“Saving time is the biggest advantage with GPS technology,” he says. “Checking 300 acres or a little more takes the best part of a day and then I'll spend a half-day downloading the information into ArcView.”
Morris says using traditional survey methods, rod and chain, two men would spend a week or more surveying the same acreage. “And sometimes we've just had to walk and guess. Surveys so far on Mesquite Grove Ranch show an error factor of about 1 percent. We can live with that.”
Morris says the rancher leaves more brush than would be advisable if not for EQIP mandates and the value of wildlife for the overall operation. Mesquite Grove Ranch has an 8-year contract to plan and implement the conservation program.
“Specifications call for 30 percent to 50 percent brush retention for wildlife habitat,” Watson says.
“We target mesquite and cedar,” he says.
Glosson sees a number of advantages from the program and the technology. “Without EQIP, we couldn't afford to do this,” he says. USDA cost-share on the project is 75 percent, about $450,000.
“We can't pay for those improvements with livestock, especially while we're in a 10-year drought,” Glosson says.
And the GPS takes a lot of guesswork out of implementing the plan. “We use the GPS coordinates to drive directly to the spot we want to treat,” he says.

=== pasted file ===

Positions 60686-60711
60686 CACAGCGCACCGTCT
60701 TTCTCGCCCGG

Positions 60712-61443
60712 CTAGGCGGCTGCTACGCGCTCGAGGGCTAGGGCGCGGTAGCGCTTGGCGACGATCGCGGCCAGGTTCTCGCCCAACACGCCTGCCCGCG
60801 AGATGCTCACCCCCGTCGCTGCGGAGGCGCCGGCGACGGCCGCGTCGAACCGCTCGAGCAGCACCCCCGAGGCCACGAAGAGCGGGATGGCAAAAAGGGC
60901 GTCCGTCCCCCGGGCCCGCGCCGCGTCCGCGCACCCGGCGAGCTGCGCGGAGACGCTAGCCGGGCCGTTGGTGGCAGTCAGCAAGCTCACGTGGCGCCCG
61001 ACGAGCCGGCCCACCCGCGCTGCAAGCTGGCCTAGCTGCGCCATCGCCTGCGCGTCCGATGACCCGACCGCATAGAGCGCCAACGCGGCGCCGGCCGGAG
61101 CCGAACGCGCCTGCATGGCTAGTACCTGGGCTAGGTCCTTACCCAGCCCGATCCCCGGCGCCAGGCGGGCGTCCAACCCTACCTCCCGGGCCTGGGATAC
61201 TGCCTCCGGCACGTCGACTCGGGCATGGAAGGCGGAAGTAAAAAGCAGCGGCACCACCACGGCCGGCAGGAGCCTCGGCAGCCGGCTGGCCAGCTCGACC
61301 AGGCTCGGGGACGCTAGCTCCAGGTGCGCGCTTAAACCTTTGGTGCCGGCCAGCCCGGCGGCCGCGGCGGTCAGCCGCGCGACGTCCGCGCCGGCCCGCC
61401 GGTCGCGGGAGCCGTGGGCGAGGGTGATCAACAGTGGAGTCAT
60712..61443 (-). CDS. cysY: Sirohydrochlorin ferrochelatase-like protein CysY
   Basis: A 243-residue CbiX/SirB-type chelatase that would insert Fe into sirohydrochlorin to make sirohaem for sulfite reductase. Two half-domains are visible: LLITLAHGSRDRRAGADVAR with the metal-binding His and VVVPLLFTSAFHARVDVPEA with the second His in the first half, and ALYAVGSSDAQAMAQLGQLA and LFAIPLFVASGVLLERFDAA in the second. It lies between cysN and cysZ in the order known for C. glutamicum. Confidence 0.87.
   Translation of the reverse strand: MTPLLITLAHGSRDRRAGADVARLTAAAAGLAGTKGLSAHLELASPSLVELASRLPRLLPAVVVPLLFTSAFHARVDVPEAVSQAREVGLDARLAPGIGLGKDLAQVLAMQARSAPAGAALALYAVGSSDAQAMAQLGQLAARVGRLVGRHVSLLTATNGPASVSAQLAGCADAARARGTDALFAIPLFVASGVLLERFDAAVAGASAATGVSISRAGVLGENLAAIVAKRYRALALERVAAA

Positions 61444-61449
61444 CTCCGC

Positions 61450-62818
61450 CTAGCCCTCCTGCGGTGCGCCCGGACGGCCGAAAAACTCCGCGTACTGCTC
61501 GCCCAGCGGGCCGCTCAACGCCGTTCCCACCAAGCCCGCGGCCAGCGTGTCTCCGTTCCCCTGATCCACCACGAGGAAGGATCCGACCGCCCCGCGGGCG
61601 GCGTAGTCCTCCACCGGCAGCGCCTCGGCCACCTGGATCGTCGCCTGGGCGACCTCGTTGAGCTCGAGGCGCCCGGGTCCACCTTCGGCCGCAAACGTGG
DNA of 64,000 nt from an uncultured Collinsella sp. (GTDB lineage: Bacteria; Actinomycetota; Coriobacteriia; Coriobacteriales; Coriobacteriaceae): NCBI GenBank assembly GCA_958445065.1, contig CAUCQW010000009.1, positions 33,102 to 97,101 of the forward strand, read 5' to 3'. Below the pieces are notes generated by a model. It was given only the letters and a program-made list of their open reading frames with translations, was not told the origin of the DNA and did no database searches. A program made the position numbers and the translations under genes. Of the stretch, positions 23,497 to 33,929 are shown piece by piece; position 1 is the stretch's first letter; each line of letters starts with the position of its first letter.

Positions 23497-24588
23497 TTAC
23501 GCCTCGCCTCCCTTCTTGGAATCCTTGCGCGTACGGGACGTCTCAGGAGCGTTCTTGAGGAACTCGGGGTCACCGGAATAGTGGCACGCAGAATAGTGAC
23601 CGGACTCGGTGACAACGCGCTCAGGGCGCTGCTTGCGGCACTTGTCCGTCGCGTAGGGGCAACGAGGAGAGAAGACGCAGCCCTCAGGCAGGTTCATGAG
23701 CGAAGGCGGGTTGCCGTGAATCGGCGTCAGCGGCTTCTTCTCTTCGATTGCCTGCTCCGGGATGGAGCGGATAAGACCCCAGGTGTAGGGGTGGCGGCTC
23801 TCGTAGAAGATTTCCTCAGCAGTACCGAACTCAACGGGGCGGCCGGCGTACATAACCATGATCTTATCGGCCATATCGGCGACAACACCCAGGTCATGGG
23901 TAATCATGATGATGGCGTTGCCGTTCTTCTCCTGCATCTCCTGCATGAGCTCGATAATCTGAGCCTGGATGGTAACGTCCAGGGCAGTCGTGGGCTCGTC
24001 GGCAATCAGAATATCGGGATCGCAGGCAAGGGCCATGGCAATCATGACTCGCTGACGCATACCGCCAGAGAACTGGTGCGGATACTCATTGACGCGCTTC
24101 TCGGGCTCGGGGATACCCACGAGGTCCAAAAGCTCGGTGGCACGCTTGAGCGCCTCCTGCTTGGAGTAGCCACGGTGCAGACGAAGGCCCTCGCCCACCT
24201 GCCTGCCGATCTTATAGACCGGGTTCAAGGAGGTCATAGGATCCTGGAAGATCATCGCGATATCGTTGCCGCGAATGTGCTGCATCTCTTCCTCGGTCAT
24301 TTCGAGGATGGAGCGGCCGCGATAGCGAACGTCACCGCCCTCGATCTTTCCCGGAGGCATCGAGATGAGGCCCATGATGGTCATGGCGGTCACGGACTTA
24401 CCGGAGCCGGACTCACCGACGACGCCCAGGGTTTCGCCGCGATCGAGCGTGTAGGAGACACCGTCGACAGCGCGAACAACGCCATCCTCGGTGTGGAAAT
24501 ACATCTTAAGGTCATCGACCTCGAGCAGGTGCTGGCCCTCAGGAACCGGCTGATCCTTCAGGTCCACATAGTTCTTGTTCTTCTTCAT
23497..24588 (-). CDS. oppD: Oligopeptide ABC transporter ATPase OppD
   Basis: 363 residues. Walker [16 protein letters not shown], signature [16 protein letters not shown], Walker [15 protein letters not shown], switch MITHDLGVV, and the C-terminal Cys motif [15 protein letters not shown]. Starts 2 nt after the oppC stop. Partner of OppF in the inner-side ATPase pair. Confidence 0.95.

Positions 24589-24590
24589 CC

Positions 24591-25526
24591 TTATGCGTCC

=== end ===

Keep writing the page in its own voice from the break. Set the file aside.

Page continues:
Glosson also says the precision allows them to create a more natural habitat for wildlife, using curved borders instead of straight lines for the wildlife areas.
“Curves look more natural and provide better protection for animals,” he says. “With straight lines, a deer will be in view longer than with curves. They can slip in and out of these areas with fewer sightings.”
Morris says following an accurate map also allows equipment operators to save desirable vegetation, such as oak, and hackberry, while taking out as much mesquite and cedar as possible, within the prescribed parameters of the EQIP program.
They're taking everything out mechanically, using a special blade on a backhoe to clip the mesquite off below the ground.
“We don't burn anything but rake the brush into windrows,” Glosson says. “That also makes good habitat for quail and small mammals.”
They replant cleared areas with a mixture of native grasses to improve grazing. “Clearing these areas will make a tremendous improvement in the rangeland grazing,' Morris says.
Glosson says he's seen improvements in soil water retention just since he started removing some of the mesquite. “Springs that had been dry for several years have begun to seep again,” he says.
Morris says the NRCS uses GPS coupled with ArcView and Customer Toolkit to provide quality service to private landowners. “We're fortunate to have it available to use on this ranch. It helps with both planning and implementing a conservation program.”
Glosson says rooting mesquite out of rangeland “requires a lot of energy.” He says any tool that can make the process a bit simpler is a welcome addition.